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In 2035 – just three vehicle replacement cycles for many fleets – company car drivers will have the choice of getting behind the wheel of a 100% electric or hydrogen model – and nothing else.

That is the stark reality of Prime Minister Boris Johnson’s announcement to end the sale of new petrol, diesel, hybrid and plug-in hybrid cars and vans in 15 years, subject to consultation.

I have worked in the fleet industry for more than 25 years – most of that as a fleet manager – and now is the most exciting time to be in charge of vehicles.

Day after day, I’m in discussions with fleet operators who are analysing vehicle and driver journey patterns and either introducing electric vehicles or making plans to do so. That includes ensuring access to the vehicle charging network is viable – at employees’ homes, business and office car parks and at public locations.

Fleets already operate among the ‘cleanest’ vehicles on the road and are in the vanguard of driving the switch to pure electric vehicles. Furthermore, manufacturers are striving to bring ever-more models to market.

Yes, lead times on some models are a problem. However, I am confident that as manufacturers realign production and increase output of EVs – as well as hydrogen – that issue will be overcome.

I also hear complaints about ‘gaps’ in the public charging infrastructure across the country. However, new points are being opened all the time and, according to Zap-Map, the total number of locations that have a public charging point installed is currently 10,847, the number of devices at those locations is 17,539 and the total number of connectors within these devices is 30,436. By contrast there are almost 8400 fuel stations across the UK.

“Fleets operate the cleanest vehicles and are already in the vanguard of making the switch to pure electric vehicles”

Additionally, there are concerns, which I appreciate, as to how drivers who live in flats or houses with no off-street parking recharge will charge their vehicles.

It is all too easy to put obstacles in the way of change and for fleet decision-makers to retain the status quo. But, many fleets have accepted that electric vehicles are the ‘here and now’ and are a perfectly viable operating option – in many cases.

There will be ‘bumps’ along the road as fleets’ transition to 100% electric vehicles. But bold decisions are being taken and many decision-makers are taking a phased approach: Introducing electric vehicles where appropriate; looking to cease orders for petrol and diesel models in the mid-term; and enforcing an ‘electric vehicle only policy with allowable exceptions’ – for example where home charging is an issue or drivers are deemed high mileage.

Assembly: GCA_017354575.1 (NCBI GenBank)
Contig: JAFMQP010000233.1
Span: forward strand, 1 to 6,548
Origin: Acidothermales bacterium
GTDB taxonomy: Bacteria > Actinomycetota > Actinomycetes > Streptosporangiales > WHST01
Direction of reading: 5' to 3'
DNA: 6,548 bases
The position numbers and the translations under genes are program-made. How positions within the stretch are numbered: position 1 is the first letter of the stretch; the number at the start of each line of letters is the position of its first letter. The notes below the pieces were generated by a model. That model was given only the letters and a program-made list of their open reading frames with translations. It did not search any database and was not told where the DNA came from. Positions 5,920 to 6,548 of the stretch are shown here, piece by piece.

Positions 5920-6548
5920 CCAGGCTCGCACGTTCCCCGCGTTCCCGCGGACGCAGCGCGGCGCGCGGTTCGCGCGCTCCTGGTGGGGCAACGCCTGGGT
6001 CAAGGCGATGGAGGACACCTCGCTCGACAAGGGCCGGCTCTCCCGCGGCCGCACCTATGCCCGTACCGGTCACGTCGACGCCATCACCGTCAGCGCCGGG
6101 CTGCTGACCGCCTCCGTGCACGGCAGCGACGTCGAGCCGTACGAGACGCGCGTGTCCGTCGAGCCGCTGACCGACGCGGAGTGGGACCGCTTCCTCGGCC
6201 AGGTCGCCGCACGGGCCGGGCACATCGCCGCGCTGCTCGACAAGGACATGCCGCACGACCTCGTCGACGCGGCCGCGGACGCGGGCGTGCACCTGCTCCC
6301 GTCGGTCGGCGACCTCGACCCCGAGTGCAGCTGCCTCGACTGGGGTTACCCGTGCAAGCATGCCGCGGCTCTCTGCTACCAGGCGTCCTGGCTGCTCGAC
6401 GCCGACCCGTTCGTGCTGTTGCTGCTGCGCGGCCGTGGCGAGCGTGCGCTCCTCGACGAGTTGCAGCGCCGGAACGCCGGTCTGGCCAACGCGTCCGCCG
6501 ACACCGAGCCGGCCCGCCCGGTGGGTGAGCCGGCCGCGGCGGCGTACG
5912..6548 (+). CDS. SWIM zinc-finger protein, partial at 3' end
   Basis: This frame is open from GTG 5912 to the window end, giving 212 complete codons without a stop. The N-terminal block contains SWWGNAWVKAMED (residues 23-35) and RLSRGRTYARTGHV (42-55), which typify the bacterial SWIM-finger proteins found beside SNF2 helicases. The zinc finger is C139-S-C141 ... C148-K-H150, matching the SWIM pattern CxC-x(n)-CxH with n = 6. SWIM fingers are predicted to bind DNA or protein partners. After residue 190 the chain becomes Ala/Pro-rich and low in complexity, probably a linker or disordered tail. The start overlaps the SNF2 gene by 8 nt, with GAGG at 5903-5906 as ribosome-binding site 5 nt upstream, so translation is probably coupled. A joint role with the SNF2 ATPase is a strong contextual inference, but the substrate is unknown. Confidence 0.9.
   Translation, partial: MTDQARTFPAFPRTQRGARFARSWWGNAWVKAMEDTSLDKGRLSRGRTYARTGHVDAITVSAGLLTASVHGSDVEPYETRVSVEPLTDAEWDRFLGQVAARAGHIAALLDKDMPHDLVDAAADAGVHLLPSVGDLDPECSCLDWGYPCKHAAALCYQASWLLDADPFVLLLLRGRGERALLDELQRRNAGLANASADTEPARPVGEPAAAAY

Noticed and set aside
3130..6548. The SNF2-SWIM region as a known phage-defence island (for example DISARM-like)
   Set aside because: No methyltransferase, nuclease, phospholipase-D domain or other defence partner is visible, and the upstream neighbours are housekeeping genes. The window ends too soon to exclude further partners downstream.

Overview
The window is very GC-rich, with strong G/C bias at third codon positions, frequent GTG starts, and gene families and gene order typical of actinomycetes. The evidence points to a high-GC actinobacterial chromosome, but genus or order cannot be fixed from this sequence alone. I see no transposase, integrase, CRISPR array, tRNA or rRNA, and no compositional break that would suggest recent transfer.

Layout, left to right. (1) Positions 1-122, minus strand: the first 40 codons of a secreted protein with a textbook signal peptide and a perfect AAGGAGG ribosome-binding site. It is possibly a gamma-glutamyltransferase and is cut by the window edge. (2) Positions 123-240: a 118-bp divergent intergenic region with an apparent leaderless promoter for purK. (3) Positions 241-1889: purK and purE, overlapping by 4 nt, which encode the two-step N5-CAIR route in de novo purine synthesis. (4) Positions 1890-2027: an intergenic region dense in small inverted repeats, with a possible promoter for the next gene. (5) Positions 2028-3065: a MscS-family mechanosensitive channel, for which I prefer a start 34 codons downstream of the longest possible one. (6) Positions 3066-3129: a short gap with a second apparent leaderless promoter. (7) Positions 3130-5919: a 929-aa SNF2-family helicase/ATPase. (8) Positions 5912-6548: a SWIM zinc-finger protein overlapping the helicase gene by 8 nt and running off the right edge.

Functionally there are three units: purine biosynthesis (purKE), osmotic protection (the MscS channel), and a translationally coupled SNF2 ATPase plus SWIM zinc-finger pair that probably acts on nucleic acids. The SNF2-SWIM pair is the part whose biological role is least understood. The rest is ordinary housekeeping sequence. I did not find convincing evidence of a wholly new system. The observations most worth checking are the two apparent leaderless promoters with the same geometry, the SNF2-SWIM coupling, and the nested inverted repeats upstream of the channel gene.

Company Car Today - Green Company Car - Guest Opinion - Caroline Sandall, Chairman, ACFO - Charging Locations and Connectors over the Last 12 months

Furthermore, drivers are pushing to get behind the wheel of electric vehicles with company car Benefit-in-Kind tax at 0% in 2020/21, rising to just 1% in 2021/22 and 2% in 2022/23.

We are also witnessing, at long last, greater corporate controls over grey fleet usage – including prohibition of own-car use on business trips by drivers – and, due to low Benefit-in-Kind rates, employees who moved away from company cars returning.

Additionally, light commercial vehicle fleets are, in many cases, analysing journey patterns and looking to introduce ‘return to base’ solutions so that charging can be undertaken.

What ACFO would like to see from the Government in the Budget on March 11 is a long-term package of measures that supports the switch to electric and hydrogen vehicles. That includes retaining BiK tax rates at low levels and pledging to continue the Plug-In Car and Van Grants for at least the next few years to underpin growth of an embryonic, but rapidly expanding, market.

Even with grants, it is clear that fleets are accepting that there may be a short-term operating cost increase over previous fleet profiles. But it is a price they are prepared to pay.

Fleet managers fundamentally believe that now is the time to compile plans, make changes and charge towards electric power. So, 2020 and beyond really is an exciting time to be a fleet manager.

 

CAROLINE SANDALL

Co-chair, Association of Fleet Professionals